Monday, April 6, 2015

Methyl Bromide Incident

Long time readers of this blog will undoubtedly know about my campaign (some would call it periodic rants) to get DHS to list methyl bromide as a DHS chemical of interest (COI) for the CFATS program. An incident that occurred last month in the US Virgin Islands illustrates how easily it would be to use methyl bromide (or most toxic inhalation, TIH, chemicals for that matter) as a terrorist weapon. Thanks to a long term reader, Dr. David Grisenti, for pointing me at the story.

It appears that on the 18th of last month a local subsidiary of Terminix used methyl bromide to rid a luxury condominium of some sort of pest infestation; methyl bromide is very effective on just about any type of pest. Apparently, appropriate controls (there are no acceptable controls for this situation as methyl bromide has been outlawed in the United States and its possessions for this type of application) were not put into place to stop the migration of methyl bromide into at least one other villa in the immediate area. A family of four from Delaware was hospitalized for methyl bromide exposure.

According to at least one report, as of Saturday the mother had been released from the hospital, the father had regained consciousness, but the two teenage boys were still in a coma. The different responses could be due to the amount of methyl bromide each inhaled, individual body chemistry or a combination of the two.

As readers of this blog are painfully aware, the US EPA has been phasing out the use of methyl bromide since 2005 under provisions of the Montreal Protocol on Substances that Deplete the Ozone Layer. Only a very limited number of critical use exemptions (CUE) are approved every year. Their approval is based upon demonstrated facts that there are no other fumigants available to replace the use of methyl bromide for that application. Currently the CUE’s are all for agricultural applications.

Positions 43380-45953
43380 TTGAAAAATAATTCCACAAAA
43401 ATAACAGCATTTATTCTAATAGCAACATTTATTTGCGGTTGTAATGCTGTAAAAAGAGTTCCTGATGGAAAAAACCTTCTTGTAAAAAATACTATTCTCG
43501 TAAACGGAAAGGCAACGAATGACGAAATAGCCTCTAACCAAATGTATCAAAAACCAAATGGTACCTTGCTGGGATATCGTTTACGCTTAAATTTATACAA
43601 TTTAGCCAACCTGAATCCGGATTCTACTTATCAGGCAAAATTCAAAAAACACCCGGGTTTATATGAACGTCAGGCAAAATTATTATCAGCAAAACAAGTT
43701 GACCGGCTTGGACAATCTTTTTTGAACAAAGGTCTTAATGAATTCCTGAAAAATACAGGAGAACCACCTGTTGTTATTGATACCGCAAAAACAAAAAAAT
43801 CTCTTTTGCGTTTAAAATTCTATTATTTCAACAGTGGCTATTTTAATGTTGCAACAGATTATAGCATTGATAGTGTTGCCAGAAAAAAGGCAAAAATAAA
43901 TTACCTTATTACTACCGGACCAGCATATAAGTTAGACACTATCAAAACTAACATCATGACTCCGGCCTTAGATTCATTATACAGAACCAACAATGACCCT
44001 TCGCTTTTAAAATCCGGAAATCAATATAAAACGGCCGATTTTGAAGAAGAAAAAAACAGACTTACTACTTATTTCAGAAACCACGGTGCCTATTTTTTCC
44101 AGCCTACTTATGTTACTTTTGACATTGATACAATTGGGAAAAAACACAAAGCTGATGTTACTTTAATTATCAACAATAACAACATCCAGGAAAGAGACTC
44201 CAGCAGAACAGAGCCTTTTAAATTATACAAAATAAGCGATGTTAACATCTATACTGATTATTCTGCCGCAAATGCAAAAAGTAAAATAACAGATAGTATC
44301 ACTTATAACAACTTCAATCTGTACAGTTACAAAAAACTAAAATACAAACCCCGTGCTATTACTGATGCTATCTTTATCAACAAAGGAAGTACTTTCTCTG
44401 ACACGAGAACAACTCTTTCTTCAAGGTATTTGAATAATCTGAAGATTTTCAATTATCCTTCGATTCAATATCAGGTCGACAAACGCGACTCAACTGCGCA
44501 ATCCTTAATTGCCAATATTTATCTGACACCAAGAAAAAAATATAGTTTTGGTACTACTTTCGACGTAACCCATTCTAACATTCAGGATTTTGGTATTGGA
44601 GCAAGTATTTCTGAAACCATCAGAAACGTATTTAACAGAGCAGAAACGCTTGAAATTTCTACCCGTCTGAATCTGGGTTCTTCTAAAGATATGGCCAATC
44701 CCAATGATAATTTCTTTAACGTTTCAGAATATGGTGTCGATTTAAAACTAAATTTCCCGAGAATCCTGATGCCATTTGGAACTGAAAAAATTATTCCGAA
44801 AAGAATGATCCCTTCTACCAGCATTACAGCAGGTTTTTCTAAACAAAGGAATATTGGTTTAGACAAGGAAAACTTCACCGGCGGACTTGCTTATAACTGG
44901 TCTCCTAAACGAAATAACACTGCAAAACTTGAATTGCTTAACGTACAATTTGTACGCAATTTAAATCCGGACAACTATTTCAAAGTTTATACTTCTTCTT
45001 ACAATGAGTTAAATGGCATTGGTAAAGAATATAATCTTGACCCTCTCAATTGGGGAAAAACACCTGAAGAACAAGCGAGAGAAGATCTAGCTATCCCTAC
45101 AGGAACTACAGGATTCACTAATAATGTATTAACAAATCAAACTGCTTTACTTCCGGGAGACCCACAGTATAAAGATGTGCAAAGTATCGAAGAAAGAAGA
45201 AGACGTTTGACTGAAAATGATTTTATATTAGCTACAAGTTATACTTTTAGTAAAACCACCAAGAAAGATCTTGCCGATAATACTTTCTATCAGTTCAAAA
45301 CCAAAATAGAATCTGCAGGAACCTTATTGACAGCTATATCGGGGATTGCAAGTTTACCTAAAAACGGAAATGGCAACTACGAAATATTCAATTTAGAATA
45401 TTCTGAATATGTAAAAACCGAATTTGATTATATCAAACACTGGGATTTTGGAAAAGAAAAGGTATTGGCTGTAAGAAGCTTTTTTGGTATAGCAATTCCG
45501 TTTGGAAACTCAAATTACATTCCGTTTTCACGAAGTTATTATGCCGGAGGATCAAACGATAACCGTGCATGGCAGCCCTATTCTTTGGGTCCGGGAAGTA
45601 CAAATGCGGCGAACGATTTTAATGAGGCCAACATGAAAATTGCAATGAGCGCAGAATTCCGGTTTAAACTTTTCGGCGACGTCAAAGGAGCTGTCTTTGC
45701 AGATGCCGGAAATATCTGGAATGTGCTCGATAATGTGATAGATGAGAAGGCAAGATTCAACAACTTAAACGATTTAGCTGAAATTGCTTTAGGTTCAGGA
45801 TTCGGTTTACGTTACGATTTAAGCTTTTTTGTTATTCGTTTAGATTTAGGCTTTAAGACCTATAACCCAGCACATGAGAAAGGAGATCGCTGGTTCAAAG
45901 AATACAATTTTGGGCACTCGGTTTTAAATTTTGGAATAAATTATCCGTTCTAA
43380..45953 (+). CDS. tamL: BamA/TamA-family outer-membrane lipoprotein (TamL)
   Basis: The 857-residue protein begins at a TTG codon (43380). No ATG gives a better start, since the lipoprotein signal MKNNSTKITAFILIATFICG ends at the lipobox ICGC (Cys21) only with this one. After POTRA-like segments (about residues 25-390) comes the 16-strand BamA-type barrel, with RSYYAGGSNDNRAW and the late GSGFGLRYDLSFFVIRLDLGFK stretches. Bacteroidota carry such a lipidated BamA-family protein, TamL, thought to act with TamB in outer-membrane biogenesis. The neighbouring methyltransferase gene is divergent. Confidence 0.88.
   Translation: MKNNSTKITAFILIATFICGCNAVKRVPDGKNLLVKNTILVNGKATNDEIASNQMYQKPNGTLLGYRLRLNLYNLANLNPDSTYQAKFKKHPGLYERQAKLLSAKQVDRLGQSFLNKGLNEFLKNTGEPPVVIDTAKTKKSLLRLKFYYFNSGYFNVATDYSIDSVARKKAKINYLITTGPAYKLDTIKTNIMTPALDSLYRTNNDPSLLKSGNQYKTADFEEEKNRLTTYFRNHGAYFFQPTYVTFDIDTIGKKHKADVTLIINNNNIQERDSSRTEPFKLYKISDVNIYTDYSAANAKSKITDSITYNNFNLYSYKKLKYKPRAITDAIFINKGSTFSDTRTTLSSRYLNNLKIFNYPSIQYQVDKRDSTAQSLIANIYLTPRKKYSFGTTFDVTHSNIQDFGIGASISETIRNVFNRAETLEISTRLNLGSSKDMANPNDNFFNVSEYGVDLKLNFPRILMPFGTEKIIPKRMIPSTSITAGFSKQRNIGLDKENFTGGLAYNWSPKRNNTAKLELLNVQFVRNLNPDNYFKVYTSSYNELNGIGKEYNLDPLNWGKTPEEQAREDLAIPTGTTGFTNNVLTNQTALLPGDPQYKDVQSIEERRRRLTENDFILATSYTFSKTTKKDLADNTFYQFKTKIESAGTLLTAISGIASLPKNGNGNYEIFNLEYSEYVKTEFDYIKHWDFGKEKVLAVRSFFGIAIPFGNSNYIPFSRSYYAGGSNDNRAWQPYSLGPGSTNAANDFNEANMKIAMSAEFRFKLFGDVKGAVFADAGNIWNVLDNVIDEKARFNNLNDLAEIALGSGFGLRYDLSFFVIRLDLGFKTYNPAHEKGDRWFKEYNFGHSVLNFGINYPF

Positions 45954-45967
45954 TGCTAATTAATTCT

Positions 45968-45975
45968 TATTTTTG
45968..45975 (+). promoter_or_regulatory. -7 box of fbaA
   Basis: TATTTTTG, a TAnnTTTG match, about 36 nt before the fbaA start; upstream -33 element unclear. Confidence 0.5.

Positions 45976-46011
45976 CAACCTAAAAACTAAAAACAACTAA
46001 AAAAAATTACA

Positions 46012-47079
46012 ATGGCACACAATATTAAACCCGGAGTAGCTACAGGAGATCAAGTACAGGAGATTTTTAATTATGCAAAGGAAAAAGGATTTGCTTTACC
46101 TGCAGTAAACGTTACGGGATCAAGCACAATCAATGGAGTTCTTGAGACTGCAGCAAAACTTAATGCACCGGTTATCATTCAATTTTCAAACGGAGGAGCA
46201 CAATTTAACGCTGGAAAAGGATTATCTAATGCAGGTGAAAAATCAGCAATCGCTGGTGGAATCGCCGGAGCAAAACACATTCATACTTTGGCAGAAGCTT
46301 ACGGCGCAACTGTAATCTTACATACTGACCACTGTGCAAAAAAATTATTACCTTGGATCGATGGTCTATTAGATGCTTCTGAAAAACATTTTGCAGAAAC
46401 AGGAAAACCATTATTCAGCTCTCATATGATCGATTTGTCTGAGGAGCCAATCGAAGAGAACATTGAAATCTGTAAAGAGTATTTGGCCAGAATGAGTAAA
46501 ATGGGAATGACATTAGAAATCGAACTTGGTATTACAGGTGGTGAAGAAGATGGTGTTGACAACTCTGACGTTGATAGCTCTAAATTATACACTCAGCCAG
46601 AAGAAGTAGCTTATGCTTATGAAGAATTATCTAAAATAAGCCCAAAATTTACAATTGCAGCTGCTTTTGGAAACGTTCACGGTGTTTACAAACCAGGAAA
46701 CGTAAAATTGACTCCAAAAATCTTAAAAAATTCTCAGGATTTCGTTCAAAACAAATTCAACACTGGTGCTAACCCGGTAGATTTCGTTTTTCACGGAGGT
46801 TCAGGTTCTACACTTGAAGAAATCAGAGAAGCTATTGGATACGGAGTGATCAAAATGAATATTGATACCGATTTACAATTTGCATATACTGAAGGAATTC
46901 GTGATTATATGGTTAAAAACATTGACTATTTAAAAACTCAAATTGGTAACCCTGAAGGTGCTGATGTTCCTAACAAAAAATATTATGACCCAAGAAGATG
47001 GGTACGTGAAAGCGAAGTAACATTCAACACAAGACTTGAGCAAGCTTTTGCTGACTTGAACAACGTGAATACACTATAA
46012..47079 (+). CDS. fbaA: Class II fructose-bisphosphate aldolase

One news story has provided the name of the actual product used in the fumigation of the condo; Meth-O-Gas. If that is true, it is a registered Canadian fumigant produced by Great Lakes Solutions, an authorized American manufacturer of methyl bromide fumigants. While the Canadian government also limits this product to agricultural uses, the existing registered label for the product contains very detailed instructions for how the product is to be used to fumigate enclosed structures. Because of the injuries to the Delaware family, it is fairly obvious that the use instructions were not completely followed.

The Chemtura (parent company of Great Lakes Solutions) MSDS reports that methyl bromide is a colorless odorless gas. Its boiling point is 38.5° F so it is actually stored in pressure cylinders as a liquid, but it evaporates almost as soon as it is released.  The acceptable time weighted average (TWA) exposure limit is 1 ppm. OSHA requires the use of supplied air respirators at concentrations above 3 ppm. The current OSHA PEL is 20 ppm and it is considered immediately dangerous to life or health (IDLH) at 2,000 ppm.

Someone who steals a cylinder of methyl bromide like that use in the fumigation incident in the Virgin Islands has an ideal weapon with which to attack targets in a relatively closed building. Since methyl bromide is significantly heavier than air it will settle to lower floors in a multistory building or it will be at higher concentrations near the floor in large contained open spaces such as a church. At exposure levels well below the IDLH there are no immediate signs of exposure that would cause people to leave an exposed area.

As I have mentioned numerous times DHS originally had listed methyl bromide in their initially published list of COI included in the original CFATS rule. DHS removed methyl bromide from the final approved Appendix A listing based upon the EPA assertion that methyl bromide was being phased out of use and thus did not need to be regulated under CFATS. Here about 7 and a half years later we have a family being injured in a methyl bromide incident far away from any approved, limited use of that chemical.

DHS needs to take immediate action to ensure that the security of methyl bromide production and storage facilities is regulated under the CFATS program by adding methyl bromide back to the listing of COI before any terrorist organization learns the very public lessons of this particular incident.

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